Human Rights Act 1998

Why do I need to know about human rights?

  • Human rights law, specifically the right to respect for private life, is one of the ways (alongside the Data Protection Act and the common law of confidentiality) by which a use of patient data might be found to be unlawful.  If a proposed research use of a patient’s data is different from the uses to which a patient agreed, the research could be seen as failing to respect her/his privacy. 

  • However this does not automatically mean that his/her right has been illegally infringed, because her/his personal interest in privacy must be weighed against, amongst other things, a public interest in the research.  So you need to know that, while unconsented use of patient identifiable data might risk infringing the right to respect for private life, a strong case for a public interest in the research plus a clear commitment to protecting the confidentiality of this patient data while doing the research could mean that this is a lawful use.

Background

The effect of the Human Rights Act 1998 (HRA) is that the fundamental rights and freedoms guaranteed with the European Convention on Human Rights (ECHR) have become part of domestic law and can be enforced in courts by anyone who claims to have had their rights infringed.  The Act applies to all public bodies as well as to organisations in the private sector in so far as they carry out functions of a public nature.

The key aspects of the HRA are that:

  • All courts and tribunals are required to take account of the relevant decisions of the European Court of Human Rights (s2).
  • All legislation must be interpreted so far as is possible to be compatible with ECHR (s3).
  • Higher courts can make a ‘declaration of incompatibility; in respect of primary legislation which is incompatible with ECHR (s4).
  • It is unlawful for a public body to act in a way that is incompatible with ECHR (s6).

Article 8- ‘Right to respect for private and family life’

Article 8 of ECHR is particularly important in the context of research involving the secondary use of health data. It provides:

'8.1. Everyone has the right to respect for his private and family life, his home and his correspondence.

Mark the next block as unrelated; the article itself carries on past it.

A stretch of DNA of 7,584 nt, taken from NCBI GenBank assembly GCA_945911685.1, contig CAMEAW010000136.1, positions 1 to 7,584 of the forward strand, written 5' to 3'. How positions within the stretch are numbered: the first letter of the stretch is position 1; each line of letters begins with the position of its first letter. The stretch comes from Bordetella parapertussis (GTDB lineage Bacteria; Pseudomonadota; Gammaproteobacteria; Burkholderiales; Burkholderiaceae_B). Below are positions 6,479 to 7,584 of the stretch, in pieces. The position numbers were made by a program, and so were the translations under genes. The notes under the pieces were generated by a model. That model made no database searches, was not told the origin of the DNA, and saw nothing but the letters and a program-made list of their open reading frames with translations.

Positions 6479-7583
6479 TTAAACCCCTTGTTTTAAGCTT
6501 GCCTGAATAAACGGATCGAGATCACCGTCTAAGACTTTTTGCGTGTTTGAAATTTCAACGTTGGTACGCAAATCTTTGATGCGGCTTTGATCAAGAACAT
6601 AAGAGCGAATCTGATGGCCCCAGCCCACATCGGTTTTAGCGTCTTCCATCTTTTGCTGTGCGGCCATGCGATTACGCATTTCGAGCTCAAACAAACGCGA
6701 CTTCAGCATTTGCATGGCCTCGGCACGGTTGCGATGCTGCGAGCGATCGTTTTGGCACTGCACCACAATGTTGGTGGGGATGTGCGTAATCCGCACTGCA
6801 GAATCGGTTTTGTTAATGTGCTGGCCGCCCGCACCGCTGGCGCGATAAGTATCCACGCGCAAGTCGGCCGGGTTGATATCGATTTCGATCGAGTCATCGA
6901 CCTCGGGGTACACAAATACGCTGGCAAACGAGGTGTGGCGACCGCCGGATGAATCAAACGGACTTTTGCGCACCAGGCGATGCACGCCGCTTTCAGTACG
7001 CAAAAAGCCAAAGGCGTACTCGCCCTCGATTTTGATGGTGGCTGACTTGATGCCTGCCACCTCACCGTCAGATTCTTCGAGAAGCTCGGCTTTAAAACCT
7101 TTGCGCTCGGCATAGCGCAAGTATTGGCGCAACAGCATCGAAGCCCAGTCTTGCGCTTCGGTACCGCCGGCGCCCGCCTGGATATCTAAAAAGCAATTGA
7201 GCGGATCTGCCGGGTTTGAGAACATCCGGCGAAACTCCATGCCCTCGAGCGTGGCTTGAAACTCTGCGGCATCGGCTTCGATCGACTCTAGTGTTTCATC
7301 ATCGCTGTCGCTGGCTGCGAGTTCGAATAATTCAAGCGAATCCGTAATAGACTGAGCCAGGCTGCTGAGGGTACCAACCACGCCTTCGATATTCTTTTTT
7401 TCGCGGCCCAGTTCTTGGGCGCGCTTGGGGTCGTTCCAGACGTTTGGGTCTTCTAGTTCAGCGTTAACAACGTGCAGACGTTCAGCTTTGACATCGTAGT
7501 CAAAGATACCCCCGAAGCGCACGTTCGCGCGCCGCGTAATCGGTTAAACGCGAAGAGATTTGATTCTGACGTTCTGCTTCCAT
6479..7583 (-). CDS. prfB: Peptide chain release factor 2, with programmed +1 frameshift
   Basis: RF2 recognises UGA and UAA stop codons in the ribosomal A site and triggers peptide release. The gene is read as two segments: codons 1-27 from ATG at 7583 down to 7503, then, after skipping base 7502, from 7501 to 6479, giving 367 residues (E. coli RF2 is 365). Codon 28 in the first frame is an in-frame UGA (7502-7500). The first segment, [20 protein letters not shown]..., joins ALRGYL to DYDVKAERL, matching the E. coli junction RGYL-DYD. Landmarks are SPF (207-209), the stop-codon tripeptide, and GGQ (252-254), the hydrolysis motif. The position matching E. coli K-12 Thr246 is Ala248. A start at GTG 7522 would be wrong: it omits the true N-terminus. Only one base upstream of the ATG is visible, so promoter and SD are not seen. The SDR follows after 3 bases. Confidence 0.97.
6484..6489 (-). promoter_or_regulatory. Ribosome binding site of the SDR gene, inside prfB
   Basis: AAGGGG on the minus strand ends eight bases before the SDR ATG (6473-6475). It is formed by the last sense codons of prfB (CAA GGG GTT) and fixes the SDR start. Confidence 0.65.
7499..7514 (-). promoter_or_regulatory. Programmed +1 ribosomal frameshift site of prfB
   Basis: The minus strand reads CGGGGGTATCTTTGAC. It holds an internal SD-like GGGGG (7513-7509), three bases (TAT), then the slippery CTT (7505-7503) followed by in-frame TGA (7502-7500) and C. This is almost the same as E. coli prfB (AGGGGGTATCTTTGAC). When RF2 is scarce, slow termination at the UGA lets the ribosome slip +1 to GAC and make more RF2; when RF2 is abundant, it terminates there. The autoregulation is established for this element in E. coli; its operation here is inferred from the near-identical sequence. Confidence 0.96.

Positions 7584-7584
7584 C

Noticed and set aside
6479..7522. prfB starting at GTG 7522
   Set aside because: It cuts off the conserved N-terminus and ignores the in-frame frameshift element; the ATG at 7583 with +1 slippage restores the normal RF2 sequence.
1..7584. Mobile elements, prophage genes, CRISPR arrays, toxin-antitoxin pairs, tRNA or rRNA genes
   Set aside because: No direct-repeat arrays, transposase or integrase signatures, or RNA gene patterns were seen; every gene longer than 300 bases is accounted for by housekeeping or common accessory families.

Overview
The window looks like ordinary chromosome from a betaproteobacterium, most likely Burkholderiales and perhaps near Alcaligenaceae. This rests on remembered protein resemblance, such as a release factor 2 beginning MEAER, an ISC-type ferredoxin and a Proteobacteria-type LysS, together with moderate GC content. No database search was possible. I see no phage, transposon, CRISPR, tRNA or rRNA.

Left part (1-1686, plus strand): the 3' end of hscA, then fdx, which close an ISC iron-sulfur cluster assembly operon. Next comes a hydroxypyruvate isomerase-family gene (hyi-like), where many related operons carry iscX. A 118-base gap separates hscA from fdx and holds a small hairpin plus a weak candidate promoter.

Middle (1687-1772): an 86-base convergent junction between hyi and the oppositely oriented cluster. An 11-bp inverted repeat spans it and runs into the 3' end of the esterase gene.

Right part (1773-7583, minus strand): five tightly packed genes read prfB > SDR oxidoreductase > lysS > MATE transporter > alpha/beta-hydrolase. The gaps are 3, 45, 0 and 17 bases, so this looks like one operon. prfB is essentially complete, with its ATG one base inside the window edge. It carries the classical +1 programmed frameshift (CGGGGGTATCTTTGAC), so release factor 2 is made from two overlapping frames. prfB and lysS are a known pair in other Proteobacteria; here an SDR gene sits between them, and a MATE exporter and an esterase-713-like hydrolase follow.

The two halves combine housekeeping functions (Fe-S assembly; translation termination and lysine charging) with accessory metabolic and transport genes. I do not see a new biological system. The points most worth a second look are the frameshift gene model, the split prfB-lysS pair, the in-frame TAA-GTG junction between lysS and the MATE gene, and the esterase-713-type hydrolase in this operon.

8.2. There shall be no interference by a public authority with the exercise of this right except such as is in accordance with the law and is necessary in a democratic society in the interests of national security, public safety or the economic well-being of the country, for the prevention of disorder or crime, for the protection of health or morals, or for the protection of the rights and freedoms of others.'

The scope of article 8 is very broad and covers the collection, use and exchange of personal data. In determining whether article 8 is 'engaged' (i.e. is a relevant concern in a particular instance)  it is necessary to take into account not only the content of the data, but also the use to which it is anticipated that the data will be put.

Article 8 is not however an absolute right. As you will see in article 8.2 above, the right is 'qualified' (i.e. it can be balanced against other competing values) in that it allows a public authority to interfere where that interference is (1) in accordance with the law, (2) in pursuit of a legitimate aim, and (3) necessary in a democratic society. Essentially article 8.2 requires a determination as to whether there is a competing public interest which justifies any departure from article 8.1. In addition, you must remember that any information disclosure, even if justified under article 8.2, must also comply with other legal obligations, such as those under the Data Protection Act 1998.

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